How did the modern domesticated house cat -- beloved pet and subject of countless art works, movies, and internet memes -- evolve from its more wild brethren? The June issue of Scientific American seeks to answer the question using a mix of archaeology, genetics, and good old fashioned detective work.
The article "The Evolution of House Cats" is a perfect example of natural selection in action and the usefulness of evolution in the scientific world. By comparing the DNA from 979 different wild and domesticated cats, scientists were able to highlight five unique genetic clusters. Only one cluster, which originated from the Middle East, contained modern domesticated cats. This genetic discovery, along with new archaeological evidence, shows that cats were first domesticated over 10,000 years ago in the Fertile Crescent and not 3,000 years ago in Ancient Egypt as many previously thought.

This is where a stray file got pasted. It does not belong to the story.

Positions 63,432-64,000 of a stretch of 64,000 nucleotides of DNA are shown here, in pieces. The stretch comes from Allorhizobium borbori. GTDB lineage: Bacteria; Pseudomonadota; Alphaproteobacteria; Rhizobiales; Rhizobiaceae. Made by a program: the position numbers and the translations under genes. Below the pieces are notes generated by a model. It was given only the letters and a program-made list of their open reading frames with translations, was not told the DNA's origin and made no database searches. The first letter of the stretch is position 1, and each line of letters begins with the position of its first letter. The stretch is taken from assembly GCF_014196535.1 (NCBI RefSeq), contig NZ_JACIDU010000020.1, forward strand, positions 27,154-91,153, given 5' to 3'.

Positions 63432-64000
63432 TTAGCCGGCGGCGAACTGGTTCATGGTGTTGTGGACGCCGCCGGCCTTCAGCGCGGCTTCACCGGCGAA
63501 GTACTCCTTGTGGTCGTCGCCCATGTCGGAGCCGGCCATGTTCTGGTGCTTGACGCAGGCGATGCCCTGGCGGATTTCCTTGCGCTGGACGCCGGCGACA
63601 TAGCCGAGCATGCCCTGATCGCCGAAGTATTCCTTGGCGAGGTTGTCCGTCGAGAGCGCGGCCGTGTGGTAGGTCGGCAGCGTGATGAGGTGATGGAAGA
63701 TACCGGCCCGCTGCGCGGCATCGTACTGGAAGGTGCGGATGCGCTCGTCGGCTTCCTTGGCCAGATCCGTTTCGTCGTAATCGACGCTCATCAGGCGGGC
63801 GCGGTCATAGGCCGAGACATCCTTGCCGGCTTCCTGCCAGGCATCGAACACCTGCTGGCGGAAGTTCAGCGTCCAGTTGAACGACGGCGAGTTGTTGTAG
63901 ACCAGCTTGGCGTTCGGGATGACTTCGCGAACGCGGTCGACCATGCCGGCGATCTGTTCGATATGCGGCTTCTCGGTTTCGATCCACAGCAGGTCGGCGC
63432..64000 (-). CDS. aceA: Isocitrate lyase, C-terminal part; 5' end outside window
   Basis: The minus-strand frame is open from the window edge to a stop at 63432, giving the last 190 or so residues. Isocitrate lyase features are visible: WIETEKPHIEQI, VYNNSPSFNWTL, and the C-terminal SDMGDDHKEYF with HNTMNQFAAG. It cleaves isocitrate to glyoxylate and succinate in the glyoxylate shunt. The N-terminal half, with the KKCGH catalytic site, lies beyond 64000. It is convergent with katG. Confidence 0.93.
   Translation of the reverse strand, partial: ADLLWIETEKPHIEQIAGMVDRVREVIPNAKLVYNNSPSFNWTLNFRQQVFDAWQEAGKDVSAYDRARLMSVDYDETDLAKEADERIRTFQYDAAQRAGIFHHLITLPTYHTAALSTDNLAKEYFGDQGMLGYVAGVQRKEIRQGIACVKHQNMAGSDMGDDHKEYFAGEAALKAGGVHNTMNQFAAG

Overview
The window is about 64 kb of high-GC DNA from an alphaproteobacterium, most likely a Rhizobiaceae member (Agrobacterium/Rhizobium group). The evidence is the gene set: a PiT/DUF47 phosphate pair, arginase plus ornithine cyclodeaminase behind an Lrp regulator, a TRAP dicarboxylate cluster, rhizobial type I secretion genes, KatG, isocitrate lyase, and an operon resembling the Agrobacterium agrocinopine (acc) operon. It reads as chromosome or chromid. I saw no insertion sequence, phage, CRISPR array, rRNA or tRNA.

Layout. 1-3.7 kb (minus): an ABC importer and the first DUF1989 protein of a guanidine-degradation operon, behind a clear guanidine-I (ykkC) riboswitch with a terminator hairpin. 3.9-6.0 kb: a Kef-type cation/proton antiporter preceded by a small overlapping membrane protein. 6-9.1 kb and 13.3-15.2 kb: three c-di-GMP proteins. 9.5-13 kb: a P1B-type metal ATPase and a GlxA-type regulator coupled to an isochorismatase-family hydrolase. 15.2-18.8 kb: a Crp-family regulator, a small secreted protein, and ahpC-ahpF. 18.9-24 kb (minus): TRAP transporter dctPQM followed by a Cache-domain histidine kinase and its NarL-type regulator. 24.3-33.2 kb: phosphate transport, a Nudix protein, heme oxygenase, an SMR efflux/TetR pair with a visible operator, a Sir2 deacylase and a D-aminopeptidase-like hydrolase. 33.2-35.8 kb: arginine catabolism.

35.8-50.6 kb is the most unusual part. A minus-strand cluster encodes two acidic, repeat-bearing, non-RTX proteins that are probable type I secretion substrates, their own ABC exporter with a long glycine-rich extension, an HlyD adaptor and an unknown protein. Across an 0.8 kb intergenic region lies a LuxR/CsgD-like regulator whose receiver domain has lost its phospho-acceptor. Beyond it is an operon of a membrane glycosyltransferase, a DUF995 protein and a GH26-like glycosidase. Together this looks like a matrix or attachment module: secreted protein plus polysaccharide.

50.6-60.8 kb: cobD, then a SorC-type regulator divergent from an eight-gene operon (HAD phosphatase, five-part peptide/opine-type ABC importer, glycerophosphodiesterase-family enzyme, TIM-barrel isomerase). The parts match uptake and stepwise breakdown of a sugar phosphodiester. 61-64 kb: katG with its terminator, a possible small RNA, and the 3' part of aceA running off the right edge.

Cats were most likely drawn to human communities by the food scraps in trash heaps as well as the advent of another species -- house mice. Humans most likely kept the cats as pets for both their ability to combat these pests as well as their endearing facial features rather than for a specific role as they did for dogs and other domesticated animals.
To read the full article, head to Scientific American's website or pick up their June 2009 issue. BioLogos will have more on natural selection and the diversity of life as we continue to improve and update our Questions.